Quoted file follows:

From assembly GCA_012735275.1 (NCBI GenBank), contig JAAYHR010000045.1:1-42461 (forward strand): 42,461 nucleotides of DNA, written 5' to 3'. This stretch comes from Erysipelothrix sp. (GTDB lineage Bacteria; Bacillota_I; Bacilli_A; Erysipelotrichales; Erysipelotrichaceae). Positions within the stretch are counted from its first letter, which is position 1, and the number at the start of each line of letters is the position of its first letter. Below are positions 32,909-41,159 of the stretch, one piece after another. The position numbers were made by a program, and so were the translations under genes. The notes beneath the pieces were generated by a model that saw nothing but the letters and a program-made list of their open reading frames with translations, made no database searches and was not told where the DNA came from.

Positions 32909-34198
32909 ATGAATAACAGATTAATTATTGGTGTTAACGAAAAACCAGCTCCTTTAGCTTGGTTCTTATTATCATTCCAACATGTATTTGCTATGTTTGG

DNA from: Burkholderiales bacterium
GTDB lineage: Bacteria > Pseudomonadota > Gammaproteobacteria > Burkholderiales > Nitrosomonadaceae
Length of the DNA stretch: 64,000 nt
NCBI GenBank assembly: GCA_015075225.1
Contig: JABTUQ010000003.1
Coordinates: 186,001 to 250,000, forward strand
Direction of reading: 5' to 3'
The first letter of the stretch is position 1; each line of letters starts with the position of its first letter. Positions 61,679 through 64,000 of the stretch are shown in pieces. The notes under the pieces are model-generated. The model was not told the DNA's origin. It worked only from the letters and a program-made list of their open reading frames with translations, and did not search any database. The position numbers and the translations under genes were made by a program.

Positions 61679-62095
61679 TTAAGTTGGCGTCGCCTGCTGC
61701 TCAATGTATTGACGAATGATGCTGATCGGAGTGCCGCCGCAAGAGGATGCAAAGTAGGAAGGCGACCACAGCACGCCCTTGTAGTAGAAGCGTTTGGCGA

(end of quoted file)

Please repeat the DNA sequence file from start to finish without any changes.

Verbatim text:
From assembly GCA_012735275.1 (NCBI GenBank), contig JAAYHR010000045.1:1-42461 (forward strand): 42,461 nucleotides of DNA, written 5' to 3'. This stretch comes from Erysipelothrix sp. (GTDB lineage Bacteria; Bacillota_I; Bacilli_A; Erysipelotrichales; Erysipelotrichaceae). Positions within the stretch are counted from its first letter, which is position 1, and the number at the start of each line of letters is the position of its first letter. Below are positions 32,909-41,159 of the stretch, one piece after another. The position numbers were made by a program, and so were the translations under genes. The notes beneath the pieces were generated by a model that saw nothing but the letters and a program-made list of their open reading frames with translations, made no database searches and was not told where the DNA came from.

Positions 32909-34198
32909 ATGAATAACAGATTAATTATTGGTGTTAACGAAAAACCAGCTCCTTTAGCTTGGTTCTTATTATCATTCCAACATGTATTTGCTATGTTTGG

DNA from: Burkholderiales bacterium
GTDB lineage: Bacteria > Pseudomonadota > Gammaproteobacteria > Burkholderiales > Nitrosomonadaceae
Length of the DNA stretch: 64,000 nt
NCBI GenBank assembly: GCA_015075225.1
Contig: JABTUQ010000003.1
Coordinates: 186,001 to 250,000, forward strand
Direction of reading: 5' to 3'
The first letter of the stretch is position 1; each line of letters starts with the position of its first letter. Positions 61,679 through 64,000 of the stretch are shown in pieces. The notes under the pieces are model-generated. The model was not told the DNA's origin. It worked only from the letters and a program-made list of their open reading frames with translations, and did not search any database. The position numbers and the translations under genes were made by a program.

Positions 61679-62095
61679 TTAAGTTGGCGTCGCCTGCTGC
61701 TCAATGTATTGACGAATGATGCTGATCGGAGTGCCGCCGCAAGAGGATGCAAAGTAGGAAGGCGACCACAGCACGCCCTTGTAGTAGAAGCGTTTGGCGA